Women in midlife and beyond are a perfect addition to any PBC conversation. The experience that they bring to the table can be very enlightening. It also provides a vibrant social network. As an adult, whether you are right out of college or in midlife, it is often very challenging to meet new people. PBC provides an opportunity for meaningful discussion with thoughtful people from a wide variety of backgrounds.
One thing I am constantly amazed by are how many wonderful people are out there. It’s so easy to hear all of the bad news coming out of the mainstream media. PBC has shown me that there are so many more wonderful people in the world than terrible people. Our NYC group is now doing potluck dinners and inviting strangers over to share in a meal and conversation. The chapter leader in Pittsburgh has started putting together music playlists to go along with our podcast listening list theme every month. A teacher in Colorado is bringing PBC to her classroom. These are just a few examples of the fabulous people I have encountered through PBC.
What are some of your favorite podcast series you might recommend?
Wow. Where to start!?!
The podcast that got me hooked was Radiolab. It’s a smart podcast that takes curiosity to the next level. And, for me, curiosity is one of the most important human traits.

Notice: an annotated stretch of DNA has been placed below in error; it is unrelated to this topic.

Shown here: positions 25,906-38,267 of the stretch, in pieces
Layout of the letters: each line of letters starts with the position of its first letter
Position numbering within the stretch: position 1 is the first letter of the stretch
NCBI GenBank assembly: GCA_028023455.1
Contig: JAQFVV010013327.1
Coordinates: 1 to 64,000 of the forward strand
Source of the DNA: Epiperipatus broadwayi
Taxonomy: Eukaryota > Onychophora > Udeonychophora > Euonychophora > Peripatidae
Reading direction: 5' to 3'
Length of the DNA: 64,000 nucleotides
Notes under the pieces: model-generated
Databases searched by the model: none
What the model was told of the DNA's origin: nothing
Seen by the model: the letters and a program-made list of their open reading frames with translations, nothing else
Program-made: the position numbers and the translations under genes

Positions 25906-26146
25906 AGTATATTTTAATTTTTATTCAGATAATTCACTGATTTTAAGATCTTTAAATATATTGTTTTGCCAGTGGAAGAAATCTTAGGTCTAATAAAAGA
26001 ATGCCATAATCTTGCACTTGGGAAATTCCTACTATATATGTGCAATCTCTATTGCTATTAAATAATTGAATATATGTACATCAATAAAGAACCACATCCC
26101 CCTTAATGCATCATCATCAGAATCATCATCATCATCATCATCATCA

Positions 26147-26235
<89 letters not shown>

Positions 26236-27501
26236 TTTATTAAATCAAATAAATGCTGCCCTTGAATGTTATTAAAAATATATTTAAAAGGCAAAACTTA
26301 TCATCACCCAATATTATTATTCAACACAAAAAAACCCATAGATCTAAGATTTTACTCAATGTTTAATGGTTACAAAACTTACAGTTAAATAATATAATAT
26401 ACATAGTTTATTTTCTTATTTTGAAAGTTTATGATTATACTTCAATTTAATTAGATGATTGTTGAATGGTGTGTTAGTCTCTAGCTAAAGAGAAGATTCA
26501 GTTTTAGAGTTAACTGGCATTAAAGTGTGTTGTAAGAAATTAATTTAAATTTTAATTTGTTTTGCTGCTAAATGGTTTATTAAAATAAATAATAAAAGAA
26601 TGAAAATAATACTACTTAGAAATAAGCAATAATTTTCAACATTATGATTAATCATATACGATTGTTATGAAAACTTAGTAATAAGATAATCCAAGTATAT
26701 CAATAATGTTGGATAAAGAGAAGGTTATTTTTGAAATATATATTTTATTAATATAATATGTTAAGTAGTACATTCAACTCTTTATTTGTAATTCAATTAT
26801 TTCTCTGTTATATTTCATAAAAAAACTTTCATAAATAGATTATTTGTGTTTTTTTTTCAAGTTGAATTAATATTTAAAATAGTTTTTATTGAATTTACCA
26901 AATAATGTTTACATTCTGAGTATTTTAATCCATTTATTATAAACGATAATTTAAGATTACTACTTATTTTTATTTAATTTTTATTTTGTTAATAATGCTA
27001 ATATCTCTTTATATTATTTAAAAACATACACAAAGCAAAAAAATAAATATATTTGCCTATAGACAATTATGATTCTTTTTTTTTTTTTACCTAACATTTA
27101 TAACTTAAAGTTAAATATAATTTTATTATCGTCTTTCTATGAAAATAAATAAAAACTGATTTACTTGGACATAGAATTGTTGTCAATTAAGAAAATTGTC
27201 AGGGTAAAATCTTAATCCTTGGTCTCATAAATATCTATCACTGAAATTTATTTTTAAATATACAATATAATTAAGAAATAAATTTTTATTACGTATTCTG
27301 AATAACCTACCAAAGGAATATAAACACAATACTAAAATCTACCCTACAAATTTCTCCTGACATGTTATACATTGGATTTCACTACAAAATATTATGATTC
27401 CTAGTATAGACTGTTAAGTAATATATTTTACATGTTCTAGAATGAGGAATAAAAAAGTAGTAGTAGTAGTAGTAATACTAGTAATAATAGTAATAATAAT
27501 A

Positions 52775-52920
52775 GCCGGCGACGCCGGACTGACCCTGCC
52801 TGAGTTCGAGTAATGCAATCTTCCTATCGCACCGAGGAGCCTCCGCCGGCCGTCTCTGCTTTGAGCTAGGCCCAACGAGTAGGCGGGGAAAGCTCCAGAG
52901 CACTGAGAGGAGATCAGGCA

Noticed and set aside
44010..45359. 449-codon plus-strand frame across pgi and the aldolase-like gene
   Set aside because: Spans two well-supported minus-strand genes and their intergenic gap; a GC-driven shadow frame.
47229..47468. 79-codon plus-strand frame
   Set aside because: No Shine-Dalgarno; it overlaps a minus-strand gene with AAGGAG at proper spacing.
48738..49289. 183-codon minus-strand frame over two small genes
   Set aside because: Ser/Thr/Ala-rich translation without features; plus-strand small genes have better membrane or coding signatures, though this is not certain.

I also love Invisibilia (exploring human behavior), Reply All (a show about the Internet, but not really), Sleepover (3 strangers get together to help each other with their problems), Strangers (stories about beautiful humans), The Moth (true stories told on stage, live), and Reveal (investigative reporting). I can go on and on, but I think those give a good and varied place to start.
Contact Adela Mizrachi at email@example.com
PBC Twitter: @podcastbrunch
Adela’s Twitter: @adelamiz
Adela Mizrachi is a curious human who is always looking for new ways to explore the world. She’s traveled all over the world, filling her passport once and living in Ethiopia for a year. Her background is international education, but she now works as a communications specialist. She describes herself as “a jack of all trades, master of none, but always trying.” Her passions include podcasts, real estate (she and her boyfriend flip houses), and travel.